Sunday, May 25, 2008

More Books

One Writer's Beginnings by Eudora Welty
College students get exposed to Eudora Welty fairly early, and probably often. Her short stories "Why I Live at the P.O." and "A Worn Path" are required by law to be included in every anthology published in America, and for good reason. They're great short stories, and Welty's skill is evident to even a beginning reader.

I picked this book out of a box of giveaways in one of the offices in Mankato, but just got around to it a few weeks ago. I'd never seen any nonfiction by Welty, and this seemed like a good source of insight on writing. As it turns out, it is and it isn't. Welty makes a number of connections between events in her life and how she became a writer, and that's interesting. Welty's life, and the lives of her relatives, are not very interesting, though. The events that shaped her as a writer aren't compelling--just mundane everyday things that she turned her curiosity and perception on. It's Welty's memory, detail selection, and insight that make her writing interesting. This book serves to remind me that while some writers are made, some are just born. Welty was one of those.

Punish the Sinners by John Saul
I guess there's not a whole lot to say about this book. John Saul is a fine writer, and he certainly understands the convention of a horror novel, but this one didn't do much for me. It follows a predictable pattern, the horror isn't very horrifying, and the nature of the danger in this story strikes me as hokey, maybe because of the conflict between faith and reason throughout, and maybe especially because science's representative in this story is psychology, which in my mind is about as scientific as astrology.

The net effect of reading this book is I'm wondering if this genre means anything to me anymore. I have a shelf full of Dean Koontz, Clive Barker, Robert McCammon, Thomas Tryon, Dan Simmons, Saul, and of course Stephen King. My intention has been to read everything before I get rid of it, but I may just dump all of these. I won't feel deprived without them.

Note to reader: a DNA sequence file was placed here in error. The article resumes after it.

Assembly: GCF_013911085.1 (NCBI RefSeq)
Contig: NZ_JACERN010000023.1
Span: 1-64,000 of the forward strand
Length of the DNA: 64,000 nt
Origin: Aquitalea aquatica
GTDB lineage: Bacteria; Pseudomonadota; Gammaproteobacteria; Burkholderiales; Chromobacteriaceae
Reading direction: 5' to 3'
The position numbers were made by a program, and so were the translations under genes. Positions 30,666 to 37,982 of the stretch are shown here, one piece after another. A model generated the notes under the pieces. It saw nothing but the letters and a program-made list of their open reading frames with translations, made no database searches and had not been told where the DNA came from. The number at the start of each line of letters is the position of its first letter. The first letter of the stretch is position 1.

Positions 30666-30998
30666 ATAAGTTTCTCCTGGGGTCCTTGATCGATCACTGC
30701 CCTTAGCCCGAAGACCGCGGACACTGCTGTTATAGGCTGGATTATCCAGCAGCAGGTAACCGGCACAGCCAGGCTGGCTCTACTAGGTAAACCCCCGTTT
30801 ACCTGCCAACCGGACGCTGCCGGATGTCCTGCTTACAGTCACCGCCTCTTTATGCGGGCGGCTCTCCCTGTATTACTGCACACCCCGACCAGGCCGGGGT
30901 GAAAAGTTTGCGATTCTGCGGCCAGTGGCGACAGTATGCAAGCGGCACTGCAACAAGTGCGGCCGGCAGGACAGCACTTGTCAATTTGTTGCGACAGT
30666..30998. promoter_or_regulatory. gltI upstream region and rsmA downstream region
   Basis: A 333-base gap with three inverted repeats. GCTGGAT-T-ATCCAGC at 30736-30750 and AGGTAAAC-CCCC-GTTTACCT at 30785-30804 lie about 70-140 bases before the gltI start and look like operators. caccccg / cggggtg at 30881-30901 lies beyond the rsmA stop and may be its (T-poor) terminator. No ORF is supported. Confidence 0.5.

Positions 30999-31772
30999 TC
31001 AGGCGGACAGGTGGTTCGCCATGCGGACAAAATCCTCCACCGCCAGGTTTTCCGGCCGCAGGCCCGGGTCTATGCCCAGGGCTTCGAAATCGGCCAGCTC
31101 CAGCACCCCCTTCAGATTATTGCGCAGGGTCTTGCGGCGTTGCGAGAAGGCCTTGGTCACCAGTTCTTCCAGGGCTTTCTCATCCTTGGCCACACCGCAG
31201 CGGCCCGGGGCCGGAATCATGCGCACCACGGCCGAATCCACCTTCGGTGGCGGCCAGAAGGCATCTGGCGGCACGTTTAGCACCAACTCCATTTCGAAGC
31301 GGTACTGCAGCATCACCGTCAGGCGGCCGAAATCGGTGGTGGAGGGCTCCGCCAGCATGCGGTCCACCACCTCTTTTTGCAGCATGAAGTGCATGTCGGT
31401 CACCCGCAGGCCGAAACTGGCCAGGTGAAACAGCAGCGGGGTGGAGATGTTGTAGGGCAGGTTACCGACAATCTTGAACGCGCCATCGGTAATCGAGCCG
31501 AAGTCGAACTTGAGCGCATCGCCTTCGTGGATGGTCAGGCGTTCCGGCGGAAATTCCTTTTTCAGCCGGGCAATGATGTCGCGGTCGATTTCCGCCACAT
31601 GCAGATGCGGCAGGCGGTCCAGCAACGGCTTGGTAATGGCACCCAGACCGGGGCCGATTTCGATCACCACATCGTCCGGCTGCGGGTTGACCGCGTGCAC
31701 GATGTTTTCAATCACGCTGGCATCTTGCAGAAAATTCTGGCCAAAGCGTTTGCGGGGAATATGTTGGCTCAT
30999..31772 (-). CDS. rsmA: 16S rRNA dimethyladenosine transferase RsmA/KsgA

Shutter Island by Dennis Lehane
When we read Lehane's Mystic River in Terry Davis's Form and Technique class, Terry kept returning to Lehane's use of physical detail. He used words like "relentless" to describe the physical elements of the story. That's my lasting impression of Mystic River, but I've always wondered whether that was because it was my impression of the book or because Terry Jedi-mind-tricked me into believing that. Terry's passion for story can do that sometimes.

I wasn't thinking of Mystic River when I started reading Shutter Island, but within about ten pages I was thinking, "Holy crap, this story is almost tactile, there's so much detail." Then I remembered Mystic River and Terry and Form and Technique, and I knew Terry hadn't Obi-Wanned me. Lehane packs his fiction with concrete detail, and so even though it's genre work there's some craft to take from it. The story itself has some surprises, and the characters are amusing and charming, but in the end the value of Shutter Island is in the details.

Wyrd Sisters by Terry Pratchett

It's Pratchett, so it's fun. This book is even pretty smart, mixing in elements from Shakespeare's work (primarily Hamlet, MacBeth, and Richard III). While the story is enjoyable, it has some problems I don't normally notice with Pratchett. It lacks focus much of the time, it's largely predictable, and there isn't much in the way of development. Maybe the focus problem stems from the protagonists being a group of three. Granny Weatherwax, Nanny Ogg, and Magrat are the three witches of the title, but it's the actions of Granny and Magrat that really drive the story--more precisely, it's the tension between the two. Maybe the Shakespeare element is what makes the story somewhat predictable, and that isn't a terrible problem anyway, since nobody I know reads Pratchett for revelation through plot. What struck me most about this was that the characters are so static. There are some superficial changes in the Fool, and maybe to a lesser degree in Magrat, but for the most part the characters are in the end who they were in the beginning. Again, not a deal-breaker, because Pratchett is just fun to experience, but some of his other novels (Small Gods, anyone?) are greater accomplishments.


=Tamar said...

Always check the copyright date: Wyrd Sisters is one of Pratchett's earlier books. The witches take turns developing through the series.

Jason said...

Developing through a series is great, but if there's no development within each story the stories themselves are rendered a bit pointless.

But, like I said--it's Pratchett, so it doesn't really matter.